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  2. You know, I've heard about that book before and seen it before--but I don't remember where I was or if someone recommended it. I just ordered it! Looks like a good one. (I probably should have gone to the library and checked it out, but then I may not have returned it.) Thank you for the recommendation.

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  3. How long has Beautiful been playing like that? Echo has just started to play. I noticed he did a happy dance when I went to feed him the other day and yesterday he was racing around his corral and bucking while Wildairo did the same in his. I can't wait to see them gallop together!

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  4. She's been playing like that for a long time--but it's always in short bursts. She kind of catches or stops herself--like--oops, what am I doing. She is really a very serious horse, who forgets herself sometimes and acts her age.

    I should add something about the farrier visit the other day. There was something I did that may have contributed to her fear with the last foot. As he was walking around the stall, I slightly pulled her head to the left in order to disengage her from behind so she'd move out of his way a little bit. That seemed to tip her off that she should be afraid of him, and she went from relaxed to alert and cocked that last foot like she was ready to kick him. When I petted her eventually, she calmed back down and started working her lips.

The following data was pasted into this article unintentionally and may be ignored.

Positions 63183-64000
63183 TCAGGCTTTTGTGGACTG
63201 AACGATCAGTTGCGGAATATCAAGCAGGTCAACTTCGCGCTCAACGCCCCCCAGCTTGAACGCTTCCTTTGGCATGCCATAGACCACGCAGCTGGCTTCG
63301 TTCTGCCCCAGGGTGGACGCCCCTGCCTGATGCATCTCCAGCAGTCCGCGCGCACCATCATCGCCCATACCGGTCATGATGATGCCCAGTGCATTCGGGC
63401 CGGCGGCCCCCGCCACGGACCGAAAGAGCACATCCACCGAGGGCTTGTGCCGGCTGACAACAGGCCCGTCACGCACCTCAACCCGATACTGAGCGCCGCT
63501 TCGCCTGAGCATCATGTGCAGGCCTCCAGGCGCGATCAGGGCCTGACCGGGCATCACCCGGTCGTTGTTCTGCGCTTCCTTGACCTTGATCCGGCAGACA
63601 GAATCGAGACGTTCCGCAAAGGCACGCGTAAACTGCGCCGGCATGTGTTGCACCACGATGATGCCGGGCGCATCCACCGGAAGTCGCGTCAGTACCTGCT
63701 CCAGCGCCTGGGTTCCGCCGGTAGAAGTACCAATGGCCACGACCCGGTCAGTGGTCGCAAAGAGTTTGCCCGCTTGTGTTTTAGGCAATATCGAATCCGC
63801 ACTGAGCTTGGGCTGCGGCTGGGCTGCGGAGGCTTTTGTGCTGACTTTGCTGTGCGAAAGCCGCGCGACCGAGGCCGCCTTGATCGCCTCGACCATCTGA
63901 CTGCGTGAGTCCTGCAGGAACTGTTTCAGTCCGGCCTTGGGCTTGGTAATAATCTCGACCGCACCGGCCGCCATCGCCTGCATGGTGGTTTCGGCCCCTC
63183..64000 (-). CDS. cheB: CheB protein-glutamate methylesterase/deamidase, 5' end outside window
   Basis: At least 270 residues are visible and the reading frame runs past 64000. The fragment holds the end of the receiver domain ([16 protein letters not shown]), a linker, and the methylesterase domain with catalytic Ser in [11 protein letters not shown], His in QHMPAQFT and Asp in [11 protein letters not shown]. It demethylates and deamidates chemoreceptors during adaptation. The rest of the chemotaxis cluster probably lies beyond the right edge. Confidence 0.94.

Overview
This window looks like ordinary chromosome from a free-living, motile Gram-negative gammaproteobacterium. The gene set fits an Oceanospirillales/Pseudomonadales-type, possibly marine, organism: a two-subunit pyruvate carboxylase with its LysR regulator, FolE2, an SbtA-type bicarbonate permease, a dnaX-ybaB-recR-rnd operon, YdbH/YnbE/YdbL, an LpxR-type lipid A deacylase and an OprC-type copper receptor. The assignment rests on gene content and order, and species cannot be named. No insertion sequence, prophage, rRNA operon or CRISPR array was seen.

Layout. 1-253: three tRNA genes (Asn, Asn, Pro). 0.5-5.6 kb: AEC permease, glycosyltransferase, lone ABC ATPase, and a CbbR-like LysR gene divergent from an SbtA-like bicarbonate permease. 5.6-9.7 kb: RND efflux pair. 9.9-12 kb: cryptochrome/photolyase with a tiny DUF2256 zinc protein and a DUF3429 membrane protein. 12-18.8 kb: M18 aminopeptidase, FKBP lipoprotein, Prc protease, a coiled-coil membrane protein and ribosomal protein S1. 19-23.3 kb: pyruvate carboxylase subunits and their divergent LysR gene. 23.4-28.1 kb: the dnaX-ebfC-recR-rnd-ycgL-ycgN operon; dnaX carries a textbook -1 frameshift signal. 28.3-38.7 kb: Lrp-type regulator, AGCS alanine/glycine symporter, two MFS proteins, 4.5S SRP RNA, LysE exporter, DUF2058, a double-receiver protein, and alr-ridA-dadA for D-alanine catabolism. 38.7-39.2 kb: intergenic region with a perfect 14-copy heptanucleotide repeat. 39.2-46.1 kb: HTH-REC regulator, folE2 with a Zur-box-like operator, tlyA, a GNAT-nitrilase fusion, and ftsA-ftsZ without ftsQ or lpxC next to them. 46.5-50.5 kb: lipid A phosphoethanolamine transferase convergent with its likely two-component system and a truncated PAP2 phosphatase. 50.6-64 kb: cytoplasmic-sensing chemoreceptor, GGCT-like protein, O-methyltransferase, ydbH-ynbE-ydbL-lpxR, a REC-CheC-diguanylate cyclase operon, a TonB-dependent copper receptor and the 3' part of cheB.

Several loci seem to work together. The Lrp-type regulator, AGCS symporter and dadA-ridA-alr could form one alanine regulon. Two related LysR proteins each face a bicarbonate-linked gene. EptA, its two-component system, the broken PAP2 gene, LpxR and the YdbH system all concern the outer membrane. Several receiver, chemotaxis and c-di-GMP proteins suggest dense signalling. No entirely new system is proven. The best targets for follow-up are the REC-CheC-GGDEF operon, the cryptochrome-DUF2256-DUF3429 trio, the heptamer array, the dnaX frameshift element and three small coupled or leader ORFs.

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  5. Hi, Linda, tapped in from Joanne's blog. She is BEAUTIFUL!!!! I let my neighbors keep two of their mustangs on my land for a couple of years while they were building... They were sooo sweet!!!

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  6. Hi Linda,
    I love the picture of Beautiful looking at the other horses, she probably can't wait to join in! Does Beautiful like the cold weather?

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  7. Hi Kimmrich--Do you live in the West? I'd love to hear your stories about the Mustangs!

    Jen--Hi--I'm excited to release her with the other hores next spring. I'll post it on the blog when I do. She is really starting to tune into the herd. I don't think the cold weather bothers her so far--she has her winter coat. She's just hungrier--and still FAT.

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  8. Hi Linda, I'm not trying to be mean, but that first picture makes it look like Beautiful has no neck! No neck at all, just a head stuck on a body! It's rather funny. But then she looks to the side and you can see that she clearly has a neck.

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  9. Funny, Kara. Are you saying my horse has no neck?!?! Just kidding. I agree, that picture distorts her, doesn't it? It's interesting to me to compare the picture of her at the very top--the one at the adoption, to now. The difference in the neck is startling. Where did it go??